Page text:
FEATURED VIDEO

Mom guilt wouldn't hit me, I'd be immune, I thought.

Fast forward to the first month I went back to work from maternity leave. I ugly cried on my way into the office so frequently that I kept makeup in my car so I could fix it before going inside.

I'd dive headfirst into work until I had to pause to pump. Work, pump, work, pump, shove in some lunch at my desk at some point and sprint out the door to get my baby. I was productive but distracted. When I was at work, I wanted to be home. When I was home, I thought about the possible mistakes I had made at work.

I was in a job that was full of stress, last minute late nights, terrible pay and no appreciation. But from the standpoint of working and having a family, I had both. I had it "all."

Some days, I felt as though I was maybe just ungrateful for all the responsibilities I had to juggle. I blamed my attitude.

Facing my unhappiness at work and the baggage I brought home to my daughter and husband weighed on me. Then, six months postpartum, I lost my dad. I packed up that baby and flew home to say goodbye.

At the visitation, his colleagues shared many memorable stories, but the ones that kept coming up were his dedication to his wife and six children. They were memories of my sisters and I hanging out in his office, coloring while our mom worked. In fact, one of my masterpieces, a mosaic Great Dane, still hangs in my dad's old office window on Court Street because the owner of the building watched us grow up and didn't have the heart to take it down when he retired.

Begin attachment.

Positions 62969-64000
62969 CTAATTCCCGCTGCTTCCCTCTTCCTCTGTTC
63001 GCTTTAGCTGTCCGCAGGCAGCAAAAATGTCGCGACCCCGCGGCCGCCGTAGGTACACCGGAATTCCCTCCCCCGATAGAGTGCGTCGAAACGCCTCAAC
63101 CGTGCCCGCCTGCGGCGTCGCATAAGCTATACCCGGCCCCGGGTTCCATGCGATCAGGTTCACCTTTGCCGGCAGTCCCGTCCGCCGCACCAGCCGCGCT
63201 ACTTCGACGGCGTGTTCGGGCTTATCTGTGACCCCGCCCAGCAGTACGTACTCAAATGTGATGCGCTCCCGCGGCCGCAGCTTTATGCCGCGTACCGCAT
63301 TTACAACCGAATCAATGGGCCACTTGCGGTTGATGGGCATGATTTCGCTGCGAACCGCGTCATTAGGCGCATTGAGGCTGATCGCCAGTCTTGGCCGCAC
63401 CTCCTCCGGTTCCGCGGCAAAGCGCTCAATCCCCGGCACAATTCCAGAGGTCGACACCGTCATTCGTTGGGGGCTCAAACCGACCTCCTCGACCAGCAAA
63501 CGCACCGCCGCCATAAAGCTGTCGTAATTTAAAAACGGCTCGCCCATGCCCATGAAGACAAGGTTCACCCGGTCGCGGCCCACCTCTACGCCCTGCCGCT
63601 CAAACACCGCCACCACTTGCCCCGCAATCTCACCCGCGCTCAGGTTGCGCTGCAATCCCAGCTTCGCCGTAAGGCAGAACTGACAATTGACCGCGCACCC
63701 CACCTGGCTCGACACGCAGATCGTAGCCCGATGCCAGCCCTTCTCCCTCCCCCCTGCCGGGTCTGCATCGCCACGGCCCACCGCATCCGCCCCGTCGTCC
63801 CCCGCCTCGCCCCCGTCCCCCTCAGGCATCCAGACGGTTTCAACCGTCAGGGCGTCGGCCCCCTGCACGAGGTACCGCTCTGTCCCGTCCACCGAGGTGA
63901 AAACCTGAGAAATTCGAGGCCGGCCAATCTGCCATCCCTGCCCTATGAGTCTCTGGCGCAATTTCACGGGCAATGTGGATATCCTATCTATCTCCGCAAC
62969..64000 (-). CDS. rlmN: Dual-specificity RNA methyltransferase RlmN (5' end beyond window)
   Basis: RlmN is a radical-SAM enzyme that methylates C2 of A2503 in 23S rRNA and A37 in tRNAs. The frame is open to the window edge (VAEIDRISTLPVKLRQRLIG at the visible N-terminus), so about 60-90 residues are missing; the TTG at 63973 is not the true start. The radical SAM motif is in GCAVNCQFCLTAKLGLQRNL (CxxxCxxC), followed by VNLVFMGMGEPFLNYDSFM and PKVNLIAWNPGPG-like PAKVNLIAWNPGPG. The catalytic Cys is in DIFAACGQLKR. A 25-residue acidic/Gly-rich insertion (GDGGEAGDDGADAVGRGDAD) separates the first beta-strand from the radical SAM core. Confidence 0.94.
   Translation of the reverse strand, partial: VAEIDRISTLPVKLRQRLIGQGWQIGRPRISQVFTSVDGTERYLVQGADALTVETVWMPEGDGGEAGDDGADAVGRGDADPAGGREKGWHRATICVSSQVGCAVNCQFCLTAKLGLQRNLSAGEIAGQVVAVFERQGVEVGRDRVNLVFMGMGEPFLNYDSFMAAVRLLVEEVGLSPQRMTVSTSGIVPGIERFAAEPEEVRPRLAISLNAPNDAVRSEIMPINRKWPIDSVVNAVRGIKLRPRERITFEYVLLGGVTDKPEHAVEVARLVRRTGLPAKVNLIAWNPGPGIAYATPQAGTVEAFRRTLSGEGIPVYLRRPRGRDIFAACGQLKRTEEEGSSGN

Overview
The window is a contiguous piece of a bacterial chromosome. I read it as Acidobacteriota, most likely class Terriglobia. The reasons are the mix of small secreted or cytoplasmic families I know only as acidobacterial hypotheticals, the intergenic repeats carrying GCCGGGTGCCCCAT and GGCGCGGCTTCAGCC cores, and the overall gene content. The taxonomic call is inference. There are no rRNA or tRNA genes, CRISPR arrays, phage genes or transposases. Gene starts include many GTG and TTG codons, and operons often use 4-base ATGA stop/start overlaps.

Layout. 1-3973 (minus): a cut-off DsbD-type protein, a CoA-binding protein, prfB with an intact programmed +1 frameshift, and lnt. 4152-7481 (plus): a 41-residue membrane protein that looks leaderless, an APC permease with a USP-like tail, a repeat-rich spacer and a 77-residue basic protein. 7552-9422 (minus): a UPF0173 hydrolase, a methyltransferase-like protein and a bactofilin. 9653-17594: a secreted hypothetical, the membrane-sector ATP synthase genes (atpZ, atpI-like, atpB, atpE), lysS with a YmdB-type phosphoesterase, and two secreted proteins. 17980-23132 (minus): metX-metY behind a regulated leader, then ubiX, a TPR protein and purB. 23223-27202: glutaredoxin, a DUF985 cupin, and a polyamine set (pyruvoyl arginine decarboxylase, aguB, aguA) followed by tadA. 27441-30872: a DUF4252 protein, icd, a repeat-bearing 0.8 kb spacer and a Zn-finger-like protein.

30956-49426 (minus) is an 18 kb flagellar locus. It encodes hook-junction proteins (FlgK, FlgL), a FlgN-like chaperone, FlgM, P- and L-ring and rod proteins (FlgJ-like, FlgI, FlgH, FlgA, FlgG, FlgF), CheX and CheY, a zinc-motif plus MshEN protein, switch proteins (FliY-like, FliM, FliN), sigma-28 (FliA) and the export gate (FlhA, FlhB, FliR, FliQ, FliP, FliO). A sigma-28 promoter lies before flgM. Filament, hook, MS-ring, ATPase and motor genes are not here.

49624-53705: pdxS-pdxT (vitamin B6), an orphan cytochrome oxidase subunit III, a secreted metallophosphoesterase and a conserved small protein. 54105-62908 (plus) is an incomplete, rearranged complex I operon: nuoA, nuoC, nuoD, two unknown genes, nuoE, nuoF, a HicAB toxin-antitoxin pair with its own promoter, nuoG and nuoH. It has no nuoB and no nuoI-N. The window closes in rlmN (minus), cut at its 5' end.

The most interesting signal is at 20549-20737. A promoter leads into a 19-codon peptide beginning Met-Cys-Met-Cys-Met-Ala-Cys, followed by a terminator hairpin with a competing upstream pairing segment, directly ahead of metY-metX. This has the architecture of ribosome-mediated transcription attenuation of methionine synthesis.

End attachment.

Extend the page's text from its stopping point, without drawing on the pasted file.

Dad was an attorney who nearly always made it home by 5:30, something unheard of in the world of owning your own practice. He didn't live to work; he worked to live.

I realized that when I leave this world, I don't want anyone to tell my children stories about how hard I worked. I wanted them to tell my children stories about how much I loved them and that they always came first. I had to make a change.

The right doors opened in the next month and I eagerly took on an entire career change (not something I necessarily recommend with a 7-month-old, but we made it work). I closed the doors of childhood ambitions that didn't match with the type of mother I wanted to be. It wasn't sad, it was liberating.

My new job included work from home days and a team of women, mostly moms, who value hard work and success but prioritize family and their roles as mothers. That attitude starts at the top of the company and trickles down. It was a breath of fresh air after seven months of feeling like I was suffocating.